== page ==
Plum Orchard Neighborhood Snapshot
Census 2000 Data Tables: People & Household Characteristics, Housing & Housing Costs, Income & Poverty, Transportation, Employment, Educational Attainment, Immigration & Language, Disabilities, Neighborhood Characteristics
Plum Orchard was one of the earlier neighborhoods developed in New Orleans East the most recent growth corridor of Orleans Parish.
A little bit of Plum Orchards history
Much of this area was originally cypress swamps with Bayou Sauvage running through it, until the mid-1800s when the bayou was filled to form Gentilly Road or Chef Menteur Highway as we know it today.
The land that is now Plum Orchard became the property of the Charles Temple family in 1884. In the 1940s, Plum Orchard Inc. and other small investors began subdividing the area along Chef Menteur Highway. The Plum Orchard Subdivision was dedicated in October 1946.
In the 1950s and early 1960s, substantial numbers of double and single-family homes were built in the area. Plum Orchard has 42.6% rental properties (Census 2000) with subdivisions such as Haydel Heights that are designated strictly for rental property.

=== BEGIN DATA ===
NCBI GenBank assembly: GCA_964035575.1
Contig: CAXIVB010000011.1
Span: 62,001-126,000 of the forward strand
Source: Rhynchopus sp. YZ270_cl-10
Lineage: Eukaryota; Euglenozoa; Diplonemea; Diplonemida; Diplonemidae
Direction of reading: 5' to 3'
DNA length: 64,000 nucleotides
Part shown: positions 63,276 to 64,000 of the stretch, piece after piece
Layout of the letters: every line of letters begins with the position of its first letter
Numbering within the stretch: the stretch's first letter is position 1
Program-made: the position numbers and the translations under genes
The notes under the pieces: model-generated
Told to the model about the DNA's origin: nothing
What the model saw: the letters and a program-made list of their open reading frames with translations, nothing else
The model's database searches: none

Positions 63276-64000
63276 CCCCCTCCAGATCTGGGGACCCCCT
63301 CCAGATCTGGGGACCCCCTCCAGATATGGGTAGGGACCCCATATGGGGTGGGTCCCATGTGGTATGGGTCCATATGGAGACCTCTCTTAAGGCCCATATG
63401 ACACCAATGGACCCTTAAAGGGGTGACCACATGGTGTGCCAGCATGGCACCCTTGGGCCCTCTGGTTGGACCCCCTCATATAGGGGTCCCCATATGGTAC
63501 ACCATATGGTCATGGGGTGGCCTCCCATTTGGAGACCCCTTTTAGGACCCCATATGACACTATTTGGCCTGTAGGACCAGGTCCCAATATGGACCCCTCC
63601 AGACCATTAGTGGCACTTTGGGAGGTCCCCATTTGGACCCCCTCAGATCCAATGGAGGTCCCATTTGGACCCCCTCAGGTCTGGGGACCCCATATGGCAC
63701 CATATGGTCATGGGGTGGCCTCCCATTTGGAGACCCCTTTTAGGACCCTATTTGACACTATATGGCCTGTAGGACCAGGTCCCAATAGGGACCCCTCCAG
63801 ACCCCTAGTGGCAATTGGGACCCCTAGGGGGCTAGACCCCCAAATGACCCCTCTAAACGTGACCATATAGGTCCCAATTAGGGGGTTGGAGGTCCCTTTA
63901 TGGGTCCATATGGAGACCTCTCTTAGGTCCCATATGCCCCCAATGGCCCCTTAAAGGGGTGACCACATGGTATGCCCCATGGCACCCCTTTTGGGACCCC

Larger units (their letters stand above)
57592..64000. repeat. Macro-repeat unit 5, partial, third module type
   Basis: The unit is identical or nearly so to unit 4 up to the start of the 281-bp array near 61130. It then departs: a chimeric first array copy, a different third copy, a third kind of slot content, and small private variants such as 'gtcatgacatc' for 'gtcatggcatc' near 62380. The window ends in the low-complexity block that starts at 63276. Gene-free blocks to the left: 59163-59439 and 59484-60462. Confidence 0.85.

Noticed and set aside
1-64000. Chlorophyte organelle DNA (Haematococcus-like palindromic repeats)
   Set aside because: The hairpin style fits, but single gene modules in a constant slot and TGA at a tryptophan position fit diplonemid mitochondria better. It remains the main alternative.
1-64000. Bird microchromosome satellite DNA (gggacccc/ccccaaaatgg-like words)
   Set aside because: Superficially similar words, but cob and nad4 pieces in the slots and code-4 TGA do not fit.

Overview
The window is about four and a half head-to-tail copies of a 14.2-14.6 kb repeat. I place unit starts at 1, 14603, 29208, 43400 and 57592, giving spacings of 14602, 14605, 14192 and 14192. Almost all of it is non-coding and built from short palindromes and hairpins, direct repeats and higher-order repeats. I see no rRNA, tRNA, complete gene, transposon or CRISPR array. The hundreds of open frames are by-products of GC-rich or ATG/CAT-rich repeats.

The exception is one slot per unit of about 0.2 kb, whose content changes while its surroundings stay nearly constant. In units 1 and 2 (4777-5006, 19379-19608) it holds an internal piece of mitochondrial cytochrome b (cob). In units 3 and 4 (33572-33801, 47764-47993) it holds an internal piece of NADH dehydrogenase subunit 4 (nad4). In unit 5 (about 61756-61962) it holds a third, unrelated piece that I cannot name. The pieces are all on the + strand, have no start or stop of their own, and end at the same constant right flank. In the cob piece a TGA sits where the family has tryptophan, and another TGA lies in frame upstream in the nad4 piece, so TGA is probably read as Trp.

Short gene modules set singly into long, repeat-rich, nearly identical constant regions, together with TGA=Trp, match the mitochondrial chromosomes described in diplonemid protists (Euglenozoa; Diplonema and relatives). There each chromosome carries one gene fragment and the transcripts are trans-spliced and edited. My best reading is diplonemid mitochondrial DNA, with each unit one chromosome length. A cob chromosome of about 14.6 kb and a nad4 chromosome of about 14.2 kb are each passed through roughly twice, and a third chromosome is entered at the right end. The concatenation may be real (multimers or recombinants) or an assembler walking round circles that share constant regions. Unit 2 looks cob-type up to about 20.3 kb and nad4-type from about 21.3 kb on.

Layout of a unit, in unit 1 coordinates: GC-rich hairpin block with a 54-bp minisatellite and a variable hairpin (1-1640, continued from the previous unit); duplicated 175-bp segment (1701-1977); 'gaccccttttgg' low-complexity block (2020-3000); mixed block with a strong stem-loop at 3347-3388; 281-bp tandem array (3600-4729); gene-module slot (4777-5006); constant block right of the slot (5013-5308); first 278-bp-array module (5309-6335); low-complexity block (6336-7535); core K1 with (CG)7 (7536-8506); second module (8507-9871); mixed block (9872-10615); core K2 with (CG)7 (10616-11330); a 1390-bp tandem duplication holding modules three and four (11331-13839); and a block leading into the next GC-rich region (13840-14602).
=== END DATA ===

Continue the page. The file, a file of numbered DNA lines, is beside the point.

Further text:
Sisters of the Holy Family
One of the largest tracts of land in the neighborhood belongs to the Sisters of the Holy Family. This religious order was founded in 1841 by Henriette Delille, a free woman of color born in New Orleans. With a mission to assist the sick and dying and to catechize people of color, the Sisters founded a Catholic high school in New Orleans French Quarter in 1867 and named it St. Marys Academy. The motherhouse of the Sisters of the Holy Family and St. Marys Academy moved to their current location in the Plum Orchard neighborhood in 1965. Henriette Delille is the first U.S. native-born African American whose cause for canonization has been officially opened by the Catholic Church.
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Last modified: October 5, 2002